tissues causes damage to the entire marine ecology, and the damage is even
more severe to the sensitive coastal reefs.
The coral reserve lies only a few hundred meters from the tankers' proposed
sea lane and the pier. Such proximity between oil tankers and a nature
reserve has no precedent anywhere on the planet. Due to the strong onshore
winds in the gulf, any oil pollution would quickly reach the coasts and the
reef. Additionally, the greater the traffic, the greater the need for the
tankers to line-up and wait, increasing the chance of sabotage and a
steering mistake, both can lead to an oil spill. In addition, the Gulf of
Aqaba is susceptible to earthquakes. Eliat ports region can be the
epicenter of the next large earthquake, while EAPC old piers and pipes
infrastructure were bullied before modern standards for seismic hazards
resistance were appley in Israel.
Moreover, the coral reefs' richness is the heart of the natural environment
and tourism in this area, drawing millions of tourists each year to Eilat,
Aqaba, and Sinai. Every tanker is a spill threat, which could wipe out the
tourist cities of Eilat (Israel), Aqaba (Jordan), and Sinai (Egypt). The
three nations have invested billions of dollars and built thousands of
hotel rooms and new airports, all of which would be laid to waste by a
major pollution event. Nowhere else on the globe is there such proximity of
tankers discharging oil into tourist sites and bathing beaches.
Over the years, the EACP pipeline from Eilat to Ashqelon has been the site
and source of grave ecological disasters, notably Evrona and Nahal Zin,
among other events. Increasing the volume of oil flowing in the overland
pipeline increases the exposure of ecologically sensitive areas and nature
reserves to damage from which they will not manage to recover. In the 2014
Evrona disaster, a "mere" 5000 m3 of oil was spilled. Any event of this
scale – and the proposed plan is an invitation to disaster, sooner or later
– would be exponentially worse on the sea.
In the Ashqelon depot, an oil spill would halt the desalination plants'
activity, which supplies most of Israel's drinking water. A severe leak
would pollute the Mediterranean coast along many kilometers and harm
commerce and other vital infrastructures.
A severe oil spill in Eilat would damage thousands of families'
livelihoods, and billions of dollars of investment in the Gulf of Aqaba's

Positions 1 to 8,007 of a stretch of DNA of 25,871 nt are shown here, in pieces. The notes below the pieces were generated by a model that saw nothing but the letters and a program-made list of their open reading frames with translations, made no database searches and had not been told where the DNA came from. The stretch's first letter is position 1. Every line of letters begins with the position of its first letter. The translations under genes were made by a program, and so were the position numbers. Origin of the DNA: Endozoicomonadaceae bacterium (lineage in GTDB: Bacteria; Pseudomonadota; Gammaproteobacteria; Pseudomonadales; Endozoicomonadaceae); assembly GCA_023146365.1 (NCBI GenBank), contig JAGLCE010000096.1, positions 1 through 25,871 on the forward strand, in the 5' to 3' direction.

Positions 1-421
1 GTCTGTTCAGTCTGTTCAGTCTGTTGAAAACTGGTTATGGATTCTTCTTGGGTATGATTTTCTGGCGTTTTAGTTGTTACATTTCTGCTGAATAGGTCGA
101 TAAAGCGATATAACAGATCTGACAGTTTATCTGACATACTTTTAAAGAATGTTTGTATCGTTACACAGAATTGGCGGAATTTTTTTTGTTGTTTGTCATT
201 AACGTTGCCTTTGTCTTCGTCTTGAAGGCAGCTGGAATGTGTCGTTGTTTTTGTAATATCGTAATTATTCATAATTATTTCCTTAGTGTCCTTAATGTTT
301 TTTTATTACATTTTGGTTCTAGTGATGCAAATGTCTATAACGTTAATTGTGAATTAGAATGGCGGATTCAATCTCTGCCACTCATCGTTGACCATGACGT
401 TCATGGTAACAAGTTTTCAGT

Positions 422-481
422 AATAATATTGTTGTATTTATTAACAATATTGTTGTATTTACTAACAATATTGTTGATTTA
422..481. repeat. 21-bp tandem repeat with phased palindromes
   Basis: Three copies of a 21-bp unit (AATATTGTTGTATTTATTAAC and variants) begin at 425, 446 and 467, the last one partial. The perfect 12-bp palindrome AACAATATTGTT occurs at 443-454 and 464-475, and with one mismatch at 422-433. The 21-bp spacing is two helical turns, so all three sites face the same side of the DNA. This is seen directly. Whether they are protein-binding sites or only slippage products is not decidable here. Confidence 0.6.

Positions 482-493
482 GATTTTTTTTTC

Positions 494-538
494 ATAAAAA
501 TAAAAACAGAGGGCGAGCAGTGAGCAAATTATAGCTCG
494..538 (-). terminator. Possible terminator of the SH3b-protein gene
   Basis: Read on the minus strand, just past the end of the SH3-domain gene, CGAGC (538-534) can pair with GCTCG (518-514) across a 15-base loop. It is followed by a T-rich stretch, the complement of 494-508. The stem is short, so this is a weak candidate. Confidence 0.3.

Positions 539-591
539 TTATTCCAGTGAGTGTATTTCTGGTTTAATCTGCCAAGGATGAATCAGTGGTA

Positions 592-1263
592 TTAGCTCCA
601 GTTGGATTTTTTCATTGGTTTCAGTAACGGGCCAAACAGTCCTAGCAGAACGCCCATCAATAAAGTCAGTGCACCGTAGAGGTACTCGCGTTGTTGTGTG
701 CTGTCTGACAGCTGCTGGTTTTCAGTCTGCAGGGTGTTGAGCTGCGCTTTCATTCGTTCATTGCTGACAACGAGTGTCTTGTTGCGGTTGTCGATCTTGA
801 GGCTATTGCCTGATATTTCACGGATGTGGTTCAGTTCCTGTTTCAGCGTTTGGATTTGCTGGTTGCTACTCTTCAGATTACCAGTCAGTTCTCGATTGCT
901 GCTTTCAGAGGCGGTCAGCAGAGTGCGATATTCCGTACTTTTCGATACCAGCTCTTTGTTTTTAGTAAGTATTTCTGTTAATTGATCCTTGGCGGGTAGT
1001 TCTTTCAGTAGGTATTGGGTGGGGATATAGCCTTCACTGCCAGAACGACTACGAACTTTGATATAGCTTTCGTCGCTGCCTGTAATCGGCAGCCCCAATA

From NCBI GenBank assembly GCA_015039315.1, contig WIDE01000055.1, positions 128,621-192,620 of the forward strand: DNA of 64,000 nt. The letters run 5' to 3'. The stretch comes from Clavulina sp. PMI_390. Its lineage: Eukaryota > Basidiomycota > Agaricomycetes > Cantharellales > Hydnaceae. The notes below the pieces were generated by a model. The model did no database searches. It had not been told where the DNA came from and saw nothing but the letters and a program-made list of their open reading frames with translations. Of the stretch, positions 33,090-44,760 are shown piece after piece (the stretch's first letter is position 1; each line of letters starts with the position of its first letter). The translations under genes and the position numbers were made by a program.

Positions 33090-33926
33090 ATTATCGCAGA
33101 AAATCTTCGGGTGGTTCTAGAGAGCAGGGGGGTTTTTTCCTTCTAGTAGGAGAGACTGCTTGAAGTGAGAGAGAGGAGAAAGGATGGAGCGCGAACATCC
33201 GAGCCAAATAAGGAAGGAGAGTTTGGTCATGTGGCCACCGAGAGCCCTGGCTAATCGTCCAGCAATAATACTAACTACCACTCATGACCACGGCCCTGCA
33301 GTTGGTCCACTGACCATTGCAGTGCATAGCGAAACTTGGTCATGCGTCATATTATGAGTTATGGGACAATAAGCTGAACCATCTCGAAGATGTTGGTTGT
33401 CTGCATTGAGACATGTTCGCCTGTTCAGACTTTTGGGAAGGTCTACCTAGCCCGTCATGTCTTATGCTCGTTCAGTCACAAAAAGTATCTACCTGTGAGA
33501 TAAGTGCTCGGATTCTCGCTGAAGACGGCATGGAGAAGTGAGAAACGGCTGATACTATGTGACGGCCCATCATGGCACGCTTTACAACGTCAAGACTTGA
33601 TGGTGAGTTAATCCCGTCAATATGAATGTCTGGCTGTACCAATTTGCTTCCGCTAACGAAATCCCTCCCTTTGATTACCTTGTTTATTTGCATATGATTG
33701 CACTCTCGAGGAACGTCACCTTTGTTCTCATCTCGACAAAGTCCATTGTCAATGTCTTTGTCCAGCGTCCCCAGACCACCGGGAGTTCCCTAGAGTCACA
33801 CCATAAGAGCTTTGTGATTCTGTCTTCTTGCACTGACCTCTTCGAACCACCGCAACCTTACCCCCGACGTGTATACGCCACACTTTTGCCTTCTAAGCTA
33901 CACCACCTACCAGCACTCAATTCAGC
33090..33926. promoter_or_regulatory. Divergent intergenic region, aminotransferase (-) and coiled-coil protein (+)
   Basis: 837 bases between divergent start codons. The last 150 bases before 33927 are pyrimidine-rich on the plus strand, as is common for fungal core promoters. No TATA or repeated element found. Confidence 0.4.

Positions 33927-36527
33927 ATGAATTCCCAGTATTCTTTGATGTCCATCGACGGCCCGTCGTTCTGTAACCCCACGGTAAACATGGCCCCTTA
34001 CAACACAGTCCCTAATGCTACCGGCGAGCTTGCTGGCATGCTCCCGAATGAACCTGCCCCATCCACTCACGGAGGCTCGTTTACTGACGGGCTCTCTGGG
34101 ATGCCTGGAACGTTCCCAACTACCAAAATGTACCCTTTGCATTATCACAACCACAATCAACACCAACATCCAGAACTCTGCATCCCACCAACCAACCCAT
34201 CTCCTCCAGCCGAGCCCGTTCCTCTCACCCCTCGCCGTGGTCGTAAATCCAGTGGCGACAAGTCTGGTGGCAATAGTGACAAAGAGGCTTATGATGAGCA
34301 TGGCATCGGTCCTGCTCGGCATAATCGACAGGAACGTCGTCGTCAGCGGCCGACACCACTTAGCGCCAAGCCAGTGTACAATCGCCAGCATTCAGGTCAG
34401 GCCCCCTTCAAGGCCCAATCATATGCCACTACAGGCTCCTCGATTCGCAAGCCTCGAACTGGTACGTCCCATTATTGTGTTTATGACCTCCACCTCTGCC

tourism infrastructure would be erased. The Eilat municipality has approved
impressive plans for developing tourism and other seaborn enterprises for
the local population4 over the coming years. All will be for naught when
the oil starts to flow. Eilat, which was selected as one of the most
beautiful gulf cities in the world, will become an oil and gas port, bereft
of tourists, with rising morbidity.
Every person who treasures the Red Sea must stand up and express their
opposition to this plan. From the point of view of damage control, EACP and
its partners will gain immense profits, with no risk, while the city of
Eilat will bear all the risks, especially the risk of inestimable damage to
the city's primary source of subsistence, with marginal gain at best.
We call on the Israeli government to consider the potentially numerous and
grave dangers this plan poses and stop its implementation by EACP.
Please help us save the Gulf and the Red Sea by openly opposing this plan.
The day after disaster there will be nothing to save.
1 – Agreement/memorandum signed between EAPC and Med-Red Land Bridge. Lior
Gutman, Calcalist, 20.10.20; Tsafrir Rinat, Haaretz, 21.10.20.
2 – According to EACP agreement publication, annual pipeline capacity would
be 30 million cubic meters = 120 tankers of 250 thousand DWT, the upper
load limit for the Ashqelon depot (according to EACP website the
Eilat-Ashkelon oil pipe annual capacity is 60 million tons). The unloading
capacity of the tankers at Eilat depot and the loading capacity at Ashqelon
are 20 and 10 cubic meters per hour, respectively, meaning 30 million tons
annually can be borne via Israel. However, the present bottleneck is the
result of the rest of the EAPC marine infrastructure (towboats. etc) and
lack of deployment by the Ministry of Environmental Protection Marine
Division in case of a spill disaster at these loads, especially in Ashqelon
but also in Eilat.
3 – 1% of 250 thousand tons at a density of 0.9 tons per cubic meter is
equal to 17,470 barrels of oil (each barrel containing 159 liters of oil).
4 – For instance use of natural substances, production of pharmaceuticals
from the waters of the gulf through research and development of marine